Crinums are members of the family Amaryllidaceae and have a very wide distribution in the tropics of Asia, Africa and America, extending into the warm temperate parts of both hemispheres. There are about 100 species; more than half of these occur in Africa, with some 23 found in southern Africa. Crinums range from dwarf, ground- flowering species such as Crinum Acaule (from northern KwaZulu-Natal), to giants like Crinum Asiaticum, from the Indian Ocean islands and the Far East.
Most species have flowers in shades of white or pink and the name Crinum is derived from the Greek krinon, meaning ‘white lily’. Crinums produce fleshy, irregularly shaped seeds that are covered with a waterproof seed coat. They germinate immediately upon ripening. Over 150 toxic alkaloid compounds have been isolated from a number of Crinum species. Some are used in the treatment of certain types of tumours, and one has recently been used in the treatment of Alzheimer’s disease.
Mixed with other ingredients, the Zulu people utilize the bulbs and leaves of Crinum Macowanii to treat a number of conditions, including fevers and bladder and kidney disorders. The genus is highly prized in ornamental horticulture and, depending on the species, can be used as garden, pond or container plants. Three of the most rewarding species to grow are Crinum Campanulatum, Crinum Macowanii and Crinum Moorei. Like all members of the Amaryllidaceae, Crinums are highly susceptible to lily borer – Brithys Crini subsp. Pancratii (also known as amaryllis caterpillar).
In summer and autumn, the female moths lay their eggs on the underside of the leaves and along the flower stems. The tiny caterpillars bore into the tissue, causing the affected areas to turn black. The caterpillars have a voracious appetite and can cause massive damage within a few days, eventually boring into the bulb neck and sometimes resulting in the death of the bulb.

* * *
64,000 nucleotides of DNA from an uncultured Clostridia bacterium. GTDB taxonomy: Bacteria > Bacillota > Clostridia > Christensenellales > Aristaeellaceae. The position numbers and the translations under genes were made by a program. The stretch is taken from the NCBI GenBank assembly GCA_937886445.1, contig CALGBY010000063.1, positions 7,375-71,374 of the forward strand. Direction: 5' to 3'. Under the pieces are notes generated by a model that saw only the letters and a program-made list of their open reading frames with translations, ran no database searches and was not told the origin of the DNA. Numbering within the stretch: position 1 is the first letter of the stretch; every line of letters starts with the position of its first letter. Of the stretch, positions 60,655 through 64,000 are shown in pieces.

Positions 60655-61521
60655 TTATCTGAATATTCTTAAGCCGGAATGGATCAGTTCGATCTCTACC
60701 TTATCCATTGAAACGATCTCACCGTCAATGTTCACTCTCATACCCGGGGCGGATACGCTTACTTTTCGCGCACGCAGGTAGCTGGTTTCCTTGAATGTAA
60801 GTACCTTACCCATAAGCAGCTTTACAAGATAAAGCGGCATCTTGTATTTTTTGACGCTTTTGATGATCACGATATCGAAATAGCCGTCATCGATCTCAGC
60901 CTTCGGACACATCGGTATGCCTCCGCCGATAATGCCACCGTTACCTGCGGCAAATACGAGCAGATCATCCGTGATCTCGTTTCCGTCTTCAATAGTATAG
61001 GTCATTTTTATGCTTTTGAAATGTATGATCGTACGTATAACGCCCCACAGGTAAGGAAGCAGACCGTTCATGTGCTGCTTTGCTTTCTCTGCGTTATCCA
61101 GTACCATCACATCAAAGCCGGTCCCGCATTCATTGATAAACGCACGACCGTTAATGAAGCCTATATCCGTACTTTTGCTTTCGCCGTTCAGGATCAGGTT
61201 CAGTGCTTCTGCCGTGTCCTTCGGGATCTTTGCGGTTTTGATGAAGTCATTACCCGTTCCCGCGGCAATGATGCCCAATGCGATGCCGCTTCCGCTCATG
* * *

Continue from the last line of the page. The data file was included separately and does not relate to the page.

The English botanist J.G. Baker described Crinum Macowanii in ‘The Gardener’s Chronicle’ in 1878 from material collected by another Englishman, Peter Macowan, at Nomansland in the northern Eastern Cape. It also occurs in the Free State, KwaZulu-Natal and Mpumalanga and is one of the most variable South African crinums. Crinum Macowanii is a summer-growing species with a winter dormant period.
It is easily recognized by its rosette of broad, green or grey-green leaves with wavy margins. The leaves are produced at ground level from a football-sized bulb that is covered with hard outer tunics. In early summer, shortly after the appearance of the new rosette of leaves, the bulb sends up a sturdy flower stem carrying an umbel of eight to 25 large white pendent flowers with strongly recurved tips, each petal with a prominent deep pink central stripe. The flowers have a rather sickly sweet fragrance.
The flower heads reach from 0.25 to 1 m in height and are produced in abundance under ideal conditions of full sun, well composted, slightly acid or alkaline soil and regular deep watering. Frequently two or even three flower heads are produced from well-established bulbs. The fruits that follow the flowers are distinctive in that each capsule has a green ‘beak’, formed from the remains of the perianth tube. The fruits contain a large number of seeds; plants grown from them will take three to four years to flower.
Crinum Macowanii needs full sun and is best grown in groups of ‑ five to ten bulbs. It is the ideal candidate for poorly drained parts of the garden such as around water features. Plant the bulbs with the top of the neck just above ground level and keep a close watch on lily borers that appear as soon as the flower buds emerge. The lily borer eggs can be scraped off the undersides of the leaves or the caterpillars can be picked off by hand, but in areas subject to severe infestations preventive spraying with carbaryl is required. The bulbs seldom reproduce by offsets.